Phoebe Gloeckner

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Phoebe Gloeckner
Phoebe Gloeckner in Gijon, Spain, 2009
Born Phoebe Louise Adams Gloeckner
(1960-12-22) December 22, 1960 (age 54)
Philadelphia, Pennsylvania
Nationality American
Area(s) Cartoonist
Notable works
A Child's Life and Other Stories
The Diary of a Teenage Girl: An Account in Words and Pictures
Awards Inkpot Award, 2000
Guggenheim fellowship, 2008
Children Persephone Gloeckner and Audrey Gloeckner

Phoebe Gloeckner (born December 22, 1960,[citation needed] in Philadelphia) is an American cartoonist, illustrator, painter, and novelist.


Early life and education[edit]

Gloeckner spent most of her later childhood and young adult life in San Francisco, where her family moved in the early 1970s. She attended several Bay Area schools, including The Hamlin School for Girls, Castilleja (in Palo Alto), Urban High School, Lick-Wilmerding High School, The Independent Learning School, and San Francisco State University,[citation needed] where she studied art and biology.

She was interested in cartooning from an early age; her father was a commercial illustrator, and through her mother she met several of the San Francisco underground comics figures who were to have a profound influence upon her, including Robert Crumb, Bob Armstrong, Aline Kominsky, Bill Griffith, and Diane Noomin. However, rather than pursue a career in cartooning, she choose to study medical illustration at the University of Texas Southwestern Medical Center at Dallas.


Gloeckner has worked prolifically as a medical illustrator since 1988, and her training is evident in her paintings and comics art, which are highly detailed and often prominently feature the human body. Her first prominent work in fiction publishing, a series of illustrations for the RE/Search edition of J. G. Ballard's novel The Atrocity Exhibition, used clinical images of internal anatomy, sex, and physical trauma in ambiguous and evocative combinations.

Her comics work, in the form of short stories published in a variety of underground anthologies including Wimmen's Comix, Weirdo, Young Lust, and Twisted Sisters, was sporadic and rarely seen until the 1998 release of the collection A Child's Life and Other Stories. This was followed by her 2002 novel The Diary of a Teenage Girl: An Account in Words and Pictures, which revisited the troubled life of the young character (usually referred to as "Minnie Goetze") previously featured in some of her comics, this time in an unusual combination of prose, illustration, and short comics scenes. Her novel and many of her short stories are semi-autobiographical, a frequent cause of comment due to their depiction of sex, drug use, and childhood traumas; however, Gloeckner has stated that she regards them as fiction. Sexual content led to A Child's Life and Other Stories being banned from the public library in Stockton, California after it was checked out by an 11-year-old reader; the mayor of Stockton called the book "a how-to book for pedophiles."[1]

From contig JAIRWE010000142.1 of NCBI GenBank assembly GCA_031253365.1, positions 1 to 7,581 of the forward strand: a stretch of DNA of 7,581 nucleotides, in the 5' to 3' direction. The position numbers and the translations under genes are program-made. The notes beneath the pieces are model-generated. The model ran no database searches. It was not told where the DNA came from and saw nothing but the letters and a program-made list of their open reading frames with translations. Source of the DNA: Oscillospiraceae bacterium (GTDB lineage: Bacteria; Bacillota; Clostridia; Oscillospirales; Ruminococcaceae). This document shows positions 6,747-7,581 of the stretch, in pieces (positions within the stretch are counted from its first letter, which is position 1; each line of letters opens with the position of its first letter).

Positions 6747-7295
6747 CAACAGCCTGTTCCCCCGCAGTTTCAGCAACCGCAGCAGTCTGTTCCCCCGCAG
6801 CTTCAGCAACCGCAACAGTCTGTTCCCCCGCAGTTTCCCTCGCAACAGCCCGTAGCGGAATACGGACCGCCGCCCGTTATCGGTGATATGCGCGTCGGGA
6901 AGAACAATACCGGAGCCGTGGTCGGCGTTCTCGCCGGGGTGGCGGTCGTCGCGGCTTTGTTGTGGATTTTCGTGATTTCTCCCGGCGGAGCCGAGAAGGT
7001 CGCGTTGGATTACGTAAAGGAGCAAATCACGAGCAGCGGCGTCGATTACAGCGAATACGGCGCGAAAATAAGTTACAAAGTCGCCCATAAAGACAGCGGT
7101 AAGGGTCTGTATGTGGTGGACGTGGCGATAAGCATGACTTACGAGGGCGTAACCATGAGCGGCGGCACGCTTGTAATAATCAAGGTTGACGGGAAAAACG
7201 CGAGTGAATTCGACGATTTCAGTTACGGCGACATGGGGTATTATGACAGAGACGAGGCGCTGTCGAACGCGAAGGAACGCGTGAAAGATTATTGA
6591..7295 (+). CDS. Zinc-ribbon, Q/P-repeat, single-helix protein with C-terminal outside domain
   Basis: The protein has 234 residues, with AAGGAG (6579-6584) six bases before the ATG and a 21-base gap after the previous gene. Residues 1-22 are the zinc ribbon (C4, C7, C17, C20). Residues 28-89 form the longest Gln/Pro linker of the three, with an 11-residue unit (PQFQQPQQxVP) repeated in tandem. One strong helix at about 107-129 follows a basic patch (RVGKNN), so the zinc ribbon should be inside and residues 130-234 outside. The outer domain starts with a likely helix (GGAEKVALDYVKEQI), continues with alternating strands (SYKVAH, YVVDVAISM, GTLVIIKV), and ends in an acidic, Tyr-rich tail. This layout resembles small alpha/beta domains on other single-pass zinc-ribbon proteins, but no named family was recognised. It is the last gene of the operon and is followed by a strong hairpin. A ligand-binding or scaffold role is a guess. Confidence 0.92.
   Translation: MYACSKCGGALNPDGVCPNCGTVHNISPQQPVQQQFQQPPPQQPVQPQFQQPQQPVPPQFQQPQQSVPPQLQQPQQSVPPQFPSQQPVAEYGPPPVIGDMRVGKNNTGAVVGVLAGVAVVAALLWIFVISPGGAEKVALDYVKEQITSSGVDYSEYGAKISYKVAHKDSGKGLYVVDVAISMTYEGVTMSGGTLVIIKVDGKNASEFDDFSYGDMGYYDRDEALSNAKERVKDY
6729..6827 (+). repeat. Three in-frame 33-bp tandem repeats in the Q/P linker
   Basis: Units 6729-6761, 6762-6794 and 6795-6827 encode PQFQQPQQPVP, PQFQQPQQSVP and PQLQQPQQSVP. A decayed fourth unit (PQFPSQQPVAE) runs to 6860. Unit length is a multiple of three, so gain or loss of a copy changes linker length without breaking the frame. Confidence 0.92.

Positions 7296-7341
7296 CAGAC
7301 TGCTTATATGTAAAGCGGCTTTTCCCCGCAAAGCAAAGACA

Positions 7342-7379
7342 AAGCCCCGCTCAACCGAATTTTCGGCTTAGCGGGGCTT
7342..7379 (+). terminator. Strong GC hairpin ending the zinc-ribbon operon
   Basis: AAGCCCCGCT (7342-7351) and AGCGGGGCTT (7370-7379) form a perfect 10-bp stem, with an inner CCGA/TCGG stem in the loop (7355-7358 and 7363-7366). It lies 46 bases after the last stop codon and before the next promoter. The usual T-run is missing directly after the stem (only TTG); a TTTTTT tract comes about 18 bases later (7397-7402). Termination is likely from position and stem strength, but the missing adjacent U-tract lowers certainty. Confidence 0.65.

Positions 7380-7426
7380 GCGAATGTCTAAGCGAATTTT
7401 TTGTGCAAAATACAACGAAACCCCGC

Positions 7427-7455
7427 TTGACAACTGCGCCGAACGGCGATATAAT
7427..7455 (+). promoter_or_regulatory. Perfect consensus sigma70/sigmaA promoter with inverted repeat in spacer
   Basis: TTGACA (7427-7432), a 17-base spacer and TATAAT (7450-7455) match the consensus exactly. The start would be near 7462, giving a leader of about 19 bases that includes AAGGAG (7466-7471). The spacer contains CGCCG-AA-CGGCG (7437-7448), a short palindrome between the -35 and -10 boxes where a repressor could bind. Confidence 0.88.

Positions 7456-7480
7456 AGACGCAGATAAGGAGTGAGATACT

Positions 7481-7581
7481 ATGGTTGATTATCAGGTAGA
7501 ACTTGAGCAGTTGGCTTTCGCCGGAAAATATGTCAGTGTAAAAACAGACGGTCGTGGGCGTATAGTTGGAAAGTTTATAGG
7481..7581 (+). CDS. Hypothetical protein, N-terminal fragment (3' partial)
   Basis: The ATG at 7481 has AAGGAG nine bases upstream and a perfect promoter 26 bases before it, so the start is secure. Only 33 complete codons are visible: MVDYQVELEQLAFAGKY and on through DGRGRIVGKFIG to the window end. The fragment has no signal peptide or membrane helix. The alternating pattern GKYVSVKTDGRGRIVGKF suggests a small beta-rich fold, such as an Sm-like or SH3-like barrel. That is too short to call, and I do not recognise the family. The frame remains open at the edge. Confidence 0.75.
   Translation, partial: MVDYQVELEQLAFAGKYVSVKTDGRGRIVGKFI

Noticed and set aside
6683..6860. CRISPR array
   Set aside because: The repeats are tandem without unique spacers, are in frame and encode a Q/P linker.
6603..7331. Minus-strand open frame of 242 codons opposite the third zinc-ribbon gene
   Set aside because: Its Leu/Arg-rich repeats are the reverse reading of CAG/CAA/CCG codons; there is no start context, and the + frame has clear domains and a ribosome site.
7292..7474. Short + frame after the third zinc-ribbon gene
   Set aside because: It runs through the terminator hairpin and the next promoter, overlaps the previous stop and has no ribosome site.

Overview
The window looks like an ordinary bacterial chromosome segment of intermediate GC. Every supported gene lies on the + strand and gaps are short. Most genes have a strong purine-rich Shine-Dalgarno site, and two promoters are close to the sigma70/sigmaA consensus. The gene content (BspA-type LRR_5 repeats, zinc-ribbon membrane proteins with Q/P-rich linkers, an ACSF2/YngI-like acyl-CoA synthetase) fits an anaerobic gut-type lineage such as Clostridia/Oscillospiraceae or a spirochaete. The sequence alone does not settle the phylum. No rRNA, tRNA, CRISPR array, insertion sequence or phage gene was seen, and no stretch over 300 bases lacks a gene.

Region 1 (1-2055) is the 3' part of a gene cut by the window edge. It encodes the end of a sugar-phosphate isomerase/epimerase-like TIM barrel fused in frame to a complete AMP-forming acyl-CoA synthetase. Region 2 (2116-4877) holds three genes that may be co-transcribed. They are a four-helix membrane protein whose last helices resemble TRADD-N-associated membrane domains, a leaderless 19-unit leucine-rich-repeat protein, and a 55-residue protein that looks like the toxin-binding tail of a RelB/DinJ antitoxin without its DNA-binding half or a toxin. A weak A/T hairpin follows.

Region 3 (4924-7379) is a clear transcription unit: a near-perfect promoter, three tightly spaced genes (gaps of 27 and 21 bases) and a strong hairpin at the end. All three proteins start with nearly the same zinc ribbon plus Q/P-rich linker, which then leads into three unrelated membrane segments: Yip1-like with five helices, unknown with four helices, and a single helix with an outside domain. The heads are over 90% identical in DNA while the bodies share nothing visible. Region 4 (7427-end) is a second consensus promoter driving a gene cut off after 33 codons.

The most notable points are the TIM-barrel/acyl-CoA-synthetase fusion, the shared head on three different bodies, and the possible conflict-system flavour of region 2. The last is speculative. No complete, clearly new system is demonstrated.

Less controversial, and actually intended for children, is the book Weird Things You Can Grow, published by Random House, and books in the series beginning with Tales too Funny to be True published by HarperCollins, for which she did the illustrations.

A film ("The Diary of a Teenage Girl") based on "The Diary of a Teenage Girl: An Account in Words and Pictures" premiered at the 2015 Sundance Film Festival. The film was acquired by Sony Pictures Classics at the festival.[2] It was adapted and directed by Marielle Heller, who produced a theatrical version in 2010. The film stars Alexander Skarsgard (as "Monroe"), Kristen Wiig (as "Charlotte), and Bel Powley (as "Minnie Goetze").


Gloeckner is currently an Associate Professor at the University of Michigan Penny W. Stamps School of Art & Design.

Personal life[edit]

Gloeckner has lived in San Francisco, Dallas, Aix-en-Provence, Paris, Prague, Setauket (NY) and Ann Arbor, Michigan, where she now teaches at in the Penny W. Stamps School of Art & Design at the University of Michigan.

Gloeckner was married to Czech artist Jakub Kalousek. She has two daughters, Audrey and Persephone.


Gloeckner was the recipient of an Inkpot Award in 2000.

She was the recipient of a 2008 Guggenheim fellowship.[3]

Selected bibliography[edit]

Solo works[edit]

As illustrator[edit]

Sources consulted[edit]


  1. ^ Kinsella, Bridget (2001-11-19). "Libraries Developing Guidelines For Graphic Novels". Publishers Weekly. Retrieved 2014-02-17. 
  2. ^ Fleming Jr, Mike (27 January 2015). "Sony Pictures Classics Confirms ‘Diary Of A Teenage Girl’ Deal – Sundance". Deadline. Retrieved 29 January 2015. 
  3. ^ "Guggenheim Foundation 2008 Fellows". John Simon Guggenheim Foundation. 2008. Archived from the original on 2008-08-22. Retrieved 2008-11-10. 


Further reading[edit]

External links[edit]